The Courier News from Blytheville, Arkansas on June 25, 1953 · Page 3
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The Courier News from Blytheville, Arkansas · Page 3

Blytheville, Arkansas
Issue Date:
Thursday, June 25, 1953
Page 3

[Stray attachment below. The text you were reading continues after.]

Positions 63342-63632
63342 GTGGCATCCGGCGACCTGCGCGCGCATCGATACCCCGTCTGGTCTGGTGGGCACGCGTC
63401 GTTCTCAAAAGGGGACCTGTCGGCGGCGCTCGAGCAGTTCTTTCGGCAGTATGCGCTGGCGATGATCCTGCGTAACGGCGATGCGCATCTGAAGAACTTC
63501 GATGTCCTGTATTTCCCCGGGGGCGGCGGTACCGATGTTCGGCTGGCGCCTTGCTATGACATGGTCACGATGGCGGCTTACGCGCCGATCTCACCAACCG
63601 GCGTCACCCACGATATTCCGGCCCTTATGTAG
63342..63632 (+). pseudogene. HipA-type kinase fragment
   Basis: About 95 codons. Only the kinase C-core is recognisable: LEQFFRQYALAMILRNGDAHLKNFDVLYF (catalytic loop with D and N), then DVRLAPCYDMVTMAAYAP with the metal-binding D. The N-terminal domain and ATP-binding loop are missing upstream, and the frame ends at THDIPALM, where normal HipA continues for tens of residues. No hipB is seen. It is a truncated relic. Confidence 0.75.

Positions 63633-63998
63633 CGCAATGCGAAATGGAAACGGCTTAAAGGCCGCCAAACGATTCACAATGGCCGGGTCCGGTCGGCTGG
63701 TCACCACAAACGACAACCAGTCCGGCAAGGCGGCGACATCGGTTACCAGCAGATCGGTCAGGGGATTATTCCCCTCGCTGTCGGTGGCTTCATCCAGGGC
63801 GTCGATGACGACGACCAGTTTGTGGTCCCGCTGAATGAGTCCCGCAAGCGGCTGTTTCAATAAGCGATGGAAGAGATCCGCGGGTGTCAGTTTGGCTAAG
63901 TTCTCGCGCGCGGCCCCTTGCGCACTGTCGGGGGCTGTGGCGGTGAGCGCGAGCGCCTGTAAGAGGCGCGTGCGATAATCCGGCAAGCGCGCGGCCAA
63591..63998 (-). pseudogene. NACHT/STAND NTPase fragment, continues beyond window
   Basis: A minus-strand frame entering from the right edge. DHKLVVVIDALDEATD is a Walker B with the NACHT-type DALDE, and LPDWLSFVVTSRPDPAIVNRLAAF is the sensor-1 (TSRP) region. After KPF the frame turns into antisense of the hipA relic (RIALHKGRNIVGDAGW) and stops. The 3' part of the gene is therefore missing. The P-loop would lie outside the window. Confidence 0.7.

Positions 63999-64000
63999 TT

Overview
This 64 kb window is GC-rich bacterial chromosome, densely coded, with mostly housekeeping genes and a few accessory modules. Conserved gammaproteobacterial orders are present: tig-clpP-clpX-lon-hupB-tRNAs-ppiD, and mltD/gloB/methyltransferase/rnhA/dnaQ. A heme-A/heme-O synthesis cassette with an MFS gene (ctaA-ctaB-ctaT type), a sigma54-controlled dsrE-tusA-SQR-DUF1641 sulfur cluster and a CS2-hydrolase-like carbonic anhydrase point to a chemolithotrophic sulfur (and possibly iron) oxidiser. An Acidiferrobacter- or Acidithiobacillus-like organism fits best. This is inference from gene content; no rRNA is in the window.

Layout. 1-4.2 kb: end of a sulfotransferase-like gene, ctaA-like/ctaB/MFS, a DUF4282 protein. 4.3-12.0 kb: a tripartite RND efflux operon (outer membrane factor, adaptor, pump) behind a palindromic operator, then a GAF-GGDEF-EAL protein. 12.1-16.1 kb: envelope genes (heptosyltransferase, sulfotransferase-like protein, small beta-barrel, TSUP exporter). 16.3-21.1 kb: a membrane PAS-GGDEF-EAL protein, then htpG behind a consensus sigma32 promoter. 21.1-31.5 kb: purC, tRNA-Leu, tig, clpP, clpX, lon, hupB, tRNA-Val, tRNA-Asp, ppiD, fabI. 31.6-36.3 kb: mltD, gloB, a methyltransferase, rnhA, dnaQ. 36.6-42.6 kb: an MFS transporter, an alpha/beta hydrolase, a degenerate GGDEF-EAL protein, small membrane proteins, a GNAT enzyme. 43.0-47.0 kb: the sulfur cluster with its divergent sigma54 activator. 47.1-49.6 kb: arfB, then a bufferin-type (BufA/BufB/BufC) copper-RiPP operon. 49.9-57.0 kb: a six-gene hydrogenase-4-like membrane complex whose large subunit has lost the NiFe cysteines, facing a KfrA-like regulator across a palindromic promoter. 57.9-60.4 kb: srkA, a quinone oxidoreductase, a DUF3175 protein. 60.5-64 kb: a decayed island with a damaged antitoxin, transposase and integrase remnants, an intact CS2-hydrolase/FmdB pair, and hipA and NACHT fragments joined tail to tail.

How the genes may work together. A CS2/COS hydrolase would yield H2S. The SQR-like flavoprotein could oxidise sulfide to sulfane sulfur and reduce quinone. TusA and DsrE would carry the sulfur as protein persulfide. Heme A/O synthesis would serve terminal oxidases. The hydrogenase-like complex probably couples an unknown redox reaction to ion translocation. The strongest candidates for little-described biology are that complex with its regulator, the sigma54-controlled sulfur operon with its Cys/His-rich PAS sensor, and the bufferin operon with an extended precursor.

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PAGE SIX BLYTHEVILLE (AHK.) COURIER NEW! THURSDAY, JUNE 2B, 1958 THE BLYTHEVILLE COURIER NEWS THE COURIER NEWS CO. H. W. HAINES, Publisher • HARRY A. HAINES, Assistant Publisher A. A. FREDBICKSON, Editor PAUL D. HUMAN, Advertising Manager Sole National Advertising Representatives: Wallace Witmer Co., New York, Chicago, Detroit, Atlanta, Memphis. Entered as second class matter at the post- office at BlythevIUe, Arkansas, under act of Congress, October 9, 1917. Member of The Associated Pre»s SUBSCRIPTION BATES: By carrier In the city ol BlytheviUe or anj suburban town where carrier service Is maintained, 25c per week. By mail, within a radius ol 50 miles, $5.00 per year «250 for six months, 51.25 (or three montiu; by mail outside 50 mile zone, »12.50 per jear payable In adY»not. Meditations And said unto them, Ye men of Israel, lake heed to yourselves what ye intend to do as touching these men. — Acts 5:35. * * * If religion might be judged of, according to men's intentions, there would scarcely be any idolatry in the world. — Bishop Hall. Barbs Bathing beauty contests soon wiil be in the news again. Winning one is just another form o£ success. * » » We don't hear about golden wcddinjs as often » divorce! because there's no scandal to them. * * * Working around your own yard keeps you from being a yard around. * * * The world's highest golf course is at Alama- Jordo, N. M. High golfers can be found on lots of courses. * * * An Indiana boy had 10 stitches taken when he crashed a stolen bicycle Into a truck — the little sew and sew! Tax Relief for Solons Hard for Taxpayer to See Things aren't bad enough, with 100- degree plus temperatures and nil, but what the United States House of Representatives this week voted themselves additional tax concessions. This little bit of action, which we hope will be axed in the Senate, touches off a particular sore spot re our elected representatives who only last year, gained special tax privileges to the tune of 53,000 per member. We wish we could enumerate all the other little privileges our representatives get. They do their share toward piling up the postal service deficit each year, to name one. Their postage-free mailing rights run to staggering totals. But granting them this privilege and the |3,000 special deduction for living in . Washington, we just can't go much further with their ideas for making with the good life in the nation's capital. No one, but no out, is finding it easy to pay taxes. We should think, on the other hand, that Congressmen might get a little less in the way of deductions to make them more mindful of each dollar of yours and mine they spend. This bit of legislation stls a sorry example for the world and the American people. In that there was no opposition and no debate, it becomes evident that our representatives are not doing a sincere job of representing their people. And if Washington living is really too oppressive, we're under the impression that not a one of them is compelled to run'for re-election. Rosenbergs Given More Justice Than They Gave Few trials in American history have aroused the emotional storms that surrounded the case of the convicted atom spies. Julius and Ethel Rosenberg, in its final stages. A good-deal of the emotion flowed from confusion and . ignorance about the case. That was partly so because the Communists saw in it an opportunity for a propaganda holiday. While the Rosen- bergs lived, they screamed that the two were the victims of a frame-up," of racial prejudice, of the harsh cruelties alleged to reside in the American system of justice. Now that they have been executed, the Reds will seek with all their power to martyr the pair. But the facts point the other way. Two other convicted spies, Harry Gold, Red courier, arid David Greenglass, Mrs. Rosenberg', testified that the Rosenbergs played a crucial part in the transmission of atomic seoreti to Russia. After himself weighing all the evidence, the trial court judge, Irving Kaufman, declared that Julius Rosenberg wa» the "prime mover' in the American phase of the conspiracy to hand Russia, our secrets. That conspiracy also involved two convicted British spies, the scientists Klaus Fuchs and Dr. Allan Nunn May. Not many convicted Americans ever employed the machinery of judicial appeal more exhaustively than did the Rosenbergs. Their lawyers raised 25 different points of lav in seeking to set aside the verdict. Four separate times the Supreme Court declined to review this decision and the affirming ruling of the appeals court. Three stays of execution were granted, and a fourth was vacated after 24 hours. Two bids for clemency from the White House were made, and turned down. All this consumed more than two years from the time of their conviction. Since the greatest judicial minds in the land reviewed the evidence and did not overturn the verdict, it must fairly be assumed that the osenbergs' guilt was substantiated. At the end, only the question of the trial judge's right to impose the sentence was raised, and the high court decided, 6 to 3, that he had the right. Kaufman imposed the maximum penalty because he believed the Rosenbergs' crime was a supreme one. He felt they may have opened the way to the A- bomb slaughter of millions of free peoples. He could imagine no worse crime against civilization. Never before in peacetime America had spies been executed. Some sincere people protested on -that score, others made clear their abhorrence of capital punishment. But the American system of justice countenances it. If the penalty applies, the only question is: "Were the accused proved guilty? Was the verdict just?" If the answer is yes, then no American, whether judge or citizen, should fear to stand up for the result. It is no argument to declare: "The Communists will use this against us. People in France' and India and places like that won't understand." A system of justice cannot be tempered to fit the transitory moods and opinions of either a nation's own citizenry or that of other lands. It must ba founded on principle and have large elements of stability and permanence. The Rosenbergs received the full measure of American justice. They got from their country far more than they gave it in return. Views of Others Managing A Hoard Probably Secretary Benson of the Department of Agriculture is going as tar as he car. with his policy oi selling older commodities out of government stores before they spoil. He said a few weeks ago that policy hadn't been followed, and he didn't understand why it had not been. But with stocks of farm crops in government warehouses at appallingly high levels, it may be impossible to save everything. The government holds vast quantities of 1948 corn which began to deteriorate a year ago. More than 30,000,000 bushels of it has been sold In recent months at prices below cost, but a huge hoard remains that is threatened by spoilage. When the government offered peanuts from its cashe, the goobers were found to be unfit for human consumption. Cottonseed oil In government hands is deteriorating rapidly. Nearly all stocks of surplus goods and crops are subject to spoilage and shrinkage. But the multt-billion-dollar government hoard, consisting mostly of food, is so gigantic, so costly to taxpayers, and the food needs of a great part of the world's population are so great that the public is greatly interested in its disposition. Whether so umvieldly a mass can be managed economically is questionable. But the country certainly expects its managers to try. -Laurel (Miss.) Leader-Call. SO THEY SAY I don't believe (the Communists) are sincere; they're just stalling — like they stalled In talks with us for three years. — Chinese Nationalist Maj..Gen. LJu Lien Yi. * * * Germany Is ... overshadowed by t colossus (Russia) that Is trying to enslave and swallow her. — Konrad Adenauer, West German chancellor. * * * Congress has lost effective control of the way In which our tax money Is spent for defense. — Scientist Vanncvar Bush. * * * These people who think you can stop Inflation by holding down the worklngman gave me an nwful pain. — Charles E. Wilson, Secretary of Dcfeiiic-designat«. Just Made It Erskine Johnson. IN HOLLYWOOD Peter Cdson's Washington Column — Pakistan Wheat Bill Launched Campaign for Huge 'Give-Away WASHINGTON — (NEA)— President Eisenhower's request to Congress for authority to give Pakistan 575 miilfon worth of surplus U. S. wheat for farnine relief is just the b e g i n n ing of what may become a multibillion - dollar giveaway program of American farm products. Now in preparation by the White House is Ed son what hsis become mown as "the general bill" for [isposal of all U. S. Etirm surpluses. It would give the President >road powers to dispose of these urpluses in any way that he ihooses. This could be by relief hipments at home, by export nles at reduced prices or by out- Ight gift. For a time (he draft of this pro- iosed legislation was known as 'The Benson bill." This name was aken from the fact that the White louse had asked Secretary of Agri- ulture Ezra Taft Benson to draw p such a bill. But w h,e n Secretary Benson eard that hid name was being acked onto the idea, he protested lolently. Remembering what had appened to former Secretary of griculture Charles F. Brannan's o-called "Brannan" plan, the new ecretary hastened to decline any redit for the Eisenhower ndmin- stration idea. Secretary Benson had to take lis position for the simple reason mt he has been a leader in try- ng to save the government mon- y, get it out of the farm bust- ess, and end federal handouts. his new idea, however, was noth- ng more than a disguised U. S. subsidy to American agriculture, and a give-away program to beat anything heard of since the days of Lend-Lease and UNRRA. Global Extension of Pakistan Bill So the Benson bill was rechris- tened the general bill. It is now being polished off by White House, Budget Bureau, Mutual Security Administration, Departments of State and Agriculture, before being submitted to Congress for approval. In substance, this general bill is merely an extension of the Pakistan bill, on a global basis. It is also an extension ol other proposals made by the American Farm Bureau Federation and the National Grange. Their aim has been to get rid of U. S. crop surpluses by dumping them abroad, so as to keep American farm prices high at home. The Farm Bureau proposal Is a one-shot proposition. It would authorize the Commodity Credit Corporation to turn over to Mutual Security Administration IIP to $1 billion worth of U. S. crop surpluses. These surpluses would be sold abroad by MSA at market prices and paid for in foreign currencies. The foreign money would then be spent abroad to finance U. S. military and economic aid. The Grange proposal ,is to establish a two-price system on American farm products. The higher price-would be charged American consumers. The lower price would be charged for export sales of the surpluses. No matter how the Farm Bureau and Grange proposals arc dressed up, they are nothing more than disguised farm subsidies. And no matter how the Pakistan relief or general bills may be Justified, they nre in essence handouts. In spite of the fact that there was a change of administrations last January, the philosophy of the multimillion dollar give-away still prevails in Washington as the solution to all foreign problems. Benson Department Opposes Plan This has caused something of a split within the Eisenhower administration. The Department of Agriculture under Secretary Benson, and his Foreign Agriculture Service under Romeo E. Short, are opposed to the give-away. State Department and MSA are for it. There is no question about Pakistan needing and deserving the aid. She has had two years of crop failures and famine. She has been a good friend and supporter of the United States in foreign affairs. She is a young and struggling country. She has just gone through a cabinet crisis over failure to solve food shortages. Six months ago, when the Pakistan government first asked the U. S. for aid, it was on the basis of a loan to buy wheat. Last year Pakistan was given a $15 million loan with which to buy U. S. wheat. She got other aid by barter from Russia, Japan and the British Commonwealth countries. This year the request was again made for a wheat loan. Republican Speaker Joe Martin came out of a White House conference saying that a wheat loan for Pakistan had been agreed on. But when the formal request came out, it was for a gift. Two years ago, India asked for £ famine-relief wheat loan. President Truman asked Congress to give India two million tons. Congress balked, and authorized .a $190 million wheat loan instead. The question now is whether the Republican Congress will follow suit to convert the Pakistan and general bills into loans. HOLLYWOOD — (NEA)— ExcUi sively Yours: Movie extras, whose ranks once yielded stars like Gary Cooper, Joel. McCrea, Joan Crawford and John Wayne, arc singing "Happy Days Are Here Again" about the advent of Cinemascope nd other big-screen innovations that blow up Marilyn. Monroe's left eyebrow to the size of Lake Superior. With the camera eye spreading out, the extra is no longer a background blur selected by the casting director as he would a potted paim! "Extras are once again performers and new stars will be drawn from the extra field," Delmar Daves, directing "The Story 9f Demetrius" at Fox, told me. "Today, because he's just as much in focus and just as much in the picture as the star, the extra has to act and react. He's not just some vague figure filling up space. Moviegoers will be watching him. So will producers and directors—for the first time in many, many years." Novelist Margharita Laski Is red- faced. She was dead-set against Blng Crosby starring in the movie version of her "Little Boy Lost" and now the reports are in that Bing is sure to be nominated for an. Oscar for his emoting in the picture. Tab Hunter's feeling mighty low. Edward Small cancelled production on "Screaming Eagles," the movie that was to give Tab his biggest break. Reed Hadley, the fearless Ins p e c t o r Braddock of "Racket Squad," is being sued for breach of contract by movietown agent Antrim Short. STARTING FRESH GINNY SIMMS, looking like the Cinny of yore following her hospitalization and divorce from Bob Calhoun, will resume her Dinging career on radio and TV in September. "It wasn't a heart attack as people thought," she told me. "I was simply exhausted, that's all." first movie, "I, the Jury." Veteran filmaker Hunt Stromberg is about to leap into TV after a long period of semiretlrement, with a filmed playhouse series. Hollywoodites who side with Jack Webb in his domestic squabbla with Julie London point out that mother- in-law trouble is behind Jack's walk-out. tbe Doctor Says— By EDWIN P. JORDAN. M.D. . Written for NEA Service Every once in a while this col- mn has correspondence with the •rangest ideas. That which is con- alned in the first letter is an ex- mple. Q—Recently I heard of some peo- e who have been given reducing pills containing the eggs of tapeworms. One girl I know left two of these pills near a sunny window and in a few days the eggs hatched. How can manufacturers get away with this? M. J. M. A—This is really a wild story. I do not believe that any manufacturer ever puts reducing pills on the market containing tapeworm eggs. What was in the pills is anybody's guess, but what probably happened Is that the two pills placed in the sun became: contaminated from something else while they were lying In the open. Q—Please say something about a chordotomy operation. How long does the operation last, and what are the aftereffects? Mrs. B. F. A This operation involves cutting one or more nerve tracts of the spinal cord This kind of nerve tissue does not grow hack together again, and the results nre (here- fore permanent. It completely eliminates all actions of lh" nerves which have been cut, cau'.mc: paralysis and complete nbscnre of pnln. It ia useful on rare occmor.h, but not » procedure to be cmm-d into lightly. Q—If thlamine tablets are taken over a long period of lime, lor vltn- mln deficiency, could thi-y cause a skin irritation? Mr::, M. w. A—Almost certainly rmi. Thn skin Irritation Is rnurli >I;<,M: likely U> be of »om« other onain. Q—I have alopecia areata, Someone told me that the treatment for dog mange is effective. Is this true? Should I consult a dermatologist? B. E. M. A—You should consult a dermatologist and I doubt that he would recommend the same treatment as that for dog mange. Q—I am an aged man and have several skin marks on my face which cause Intense itching. What causes them and how can I get them off? M. M. A—There are so many kinds of skin lesions that I 'cannot tell what this might be. Something of this sort, however, particularly In an aged person, should not be neglected because skin cancer is a possibility, though itching with it is unusual. Ask your physician or a skin specialist to look these over. Q—Can you tell me anything about llpodystrophy? Mrs. M. A—This is a disturbance of the metabolism, or use by the body of fat. There are several different kinds, the treatment depending on which Is present, the age of the patient and many other factors. • JACO8Y ON BRIDGE Concede This Play To the Ladies By OSWALD JACOB? Written for NEA Service »"You can't trust a woman." wrltts Bob Whlteomb ,of Blackburn College, Carllnvllle, 111. "West in tbto hand kept dutifully silent I while I carefully directed the bid to six diamonds. She even kept silent when my ambitious partner gambled that I would have one of his kings. Then she put me on the hotspot Immediately by offering me the club finesse. "It would have been easy for me to play the queen of clubs at once and either smile happily or shrug shoulders. But, unfortunately, I chose what seemed the wiser course of playing the ace. "I returned a low club, and trumped with the eight; wlnt to the board by trumping a spade, and returned another club. Now I found that the club king would not drop, so I trumped with the three and returned my last bad spade to Alan Ladd's due for wax at Madame Toussaud's in London. Without a shirt, of course. . .Van Johnson nixed dyeing his hair black for "The Caine Mutiny." . . . Gloria de Haven, reported engaged to Marty Klmmel, has been dating rich Jerry Hertzfeld at the El Borracho in New York. His family owns Tropical Park. . . .A Literary Beer? Detective story author Mickey Spillane will host a series of 'em as a publicity stunt for his women this round?" Yes, my friend, we must concede this round and every round to the women. They'll fool you every time if you let them I West's opening lead was very shrewd. She knew that declarer would not want to stake a grand slam on a simple finesse at the very first trick. If there happened to be another play for the contract, declarer would surely refuse the finesse and try that other play. To give credit where credit is due, West certainly picked the best opening lead. Any other lead would either give declarer the contract or at least give him a choice of finesses. The opening club lead steered South away from that finesse and directed him towards a line of play that would not work. Alan Dinehart, III, front-paged across the nation when he disappeared with 15-year-old Evelyn Myers, no longer sees his Juliet. Since the death of his mother, the 17- year-old actor attends Children's Professional School and is dating pretty Darla Massey, who played Phyllis Kirk's sister in "The Iron Mistress." HELD ON TIGHT GILBERT ROLAND, who rose to stardom from the $3-a-day extra ranks and co-starred in the silent version of "Camille" at 19, is as wide-eyed as j everyone else about his new ride on the stardom roller coaster. Playing a romantic French singer opposite Jane Russell in EKO's "The French Line," the handsomo Latin who says he's 47 grinned: "I'm the same character, amigo. I haven't changed. I just figured some day they'd want me. I stuck it out, amigo. I had faith— and the feeling of defeatism never entered my mind." Roland's career was as black as a studio's without a 3-D camera after two years in the Army and a series of six Cisco Kid westerns. "I Was typed as Cisco, amigo, and then John Huston cast me as a Cuban revolutionist in 'We Were Strangers.' That romantic ditch- digger brought my career back to life. I no longer was a stranger to Hollywood." Novelist Alfred Hayes' next bride —he wrote the Kirk Douglas star- rer, '.'Act of Love"—will be model Marietta Lewis. Vic Damone will collect $100,000 in night club warbling dates before ie returns to MOM in August. . . Hey, Lucy—Ann Sothern has 17 fan-magazine stories slated for publication in August and September . . . Theres' a list in the Jose Ferrer-Rosemary Clooney romantic boat. Hollywood's out-of-work stars now are being called "The Movie Idles." IS Years Ago In Blythevillt Nancy Ann Hughes, Betty Phillips, Sara Lou McCutchen and Mary Jean Afflick will leave tomorrow for Camp Lake Lure at Lake Lure, N. C. Kay Francis of Tuscaloosa, Ala., will arrive tomorrow to make his home here. Mr. Francis is to be head of the new compress here. Drs. Edna and Carl Nels spent Sunday in Caruthersville, Mo. There'd be more complaints about high taxes, says Old Man Hobbs, but for the fact that people who once enjoyed low taxes are dying off and the younger surviv,ors^ don't know anything different. Vegetable Garden Answer to Previous Puzzl* NORTH 25 4t None VQJ1087 « A7 *AQJ832 WEST EAST 4KQ83 4976542 VK93 V642 » 5 4 492 4 K 10 9 7 * 6 5 SOUTH (D) * A J 10 VA5 *KQJ10863 + 4 Both sides vul. South Weal North 4N.T. 5N.T, Pass Pass Pass Pass Pass Pass 3* 3V 5V e* _ . . ?# Pass Opening lead—* 10 flp East Pass Pass Pass Pass Pass the board, ruffing with the. ace. "Now I had to try the heart finesse, and West gleefully won with the king, I must confess, to my surprise. "Unless you can sec something that I didn''t, shall w« concede th« ACROSS 1 Edible seed vegetable 5 Green vegetable 8 Vegetable of cabbage tribe 12 Iroquoian Indian 13 Lamprey 14 Pseudonym of Charles Lamb 15 Termini 16 "Blue Eagle" (ab.) 17 Direction 18 Tried 20 Doctrines ' 22 New Guinea port 62 Slipped 63 Editors (ab.) 64 Dibbles DOWN IRed vegetable. 2 Sea eagle 3 Helps 4 Cuddle 5 Hanging ornaments (var.) 25 Close by 40 Flew aloft 26 Ancient Irish 41 Silkworm t capital 43 Body of water 6 Ever (contr.) 21 Facility 44 Bowed slightly 7 Winged 8 Sharper 9 Wings 10 Roster 11 Consumes 19 Auricle 29 Lohengrin's 46 Barter bride 48 Flag-maker 30 Gunlock catch 49 Wicked ? 3£o m passpoint"E3sHFr.) ^ planl 24 Hospital resident physician 28 Lock of hair 32 Deacon (ab.) 33 Make a lace edging 35 Meadow 36 Gibbon 37 Mariner's direction 38 Perched 39 Rub out 42 Entrap 45 Worthless • table bit 47 Clod (Latin) 48 Mend 51 Fleshy . vegetable 55 Above 56 Fourth Arabian callphpT 58 Drivel 59 Forefather 60 Pigeon pea II Famous 24 Indolent 31 Cloy 34 Various vegetable plants have 50 Persian fairy 52 Greek letter 53 Cease 54 Chickens 57 Youth Enf JJsh school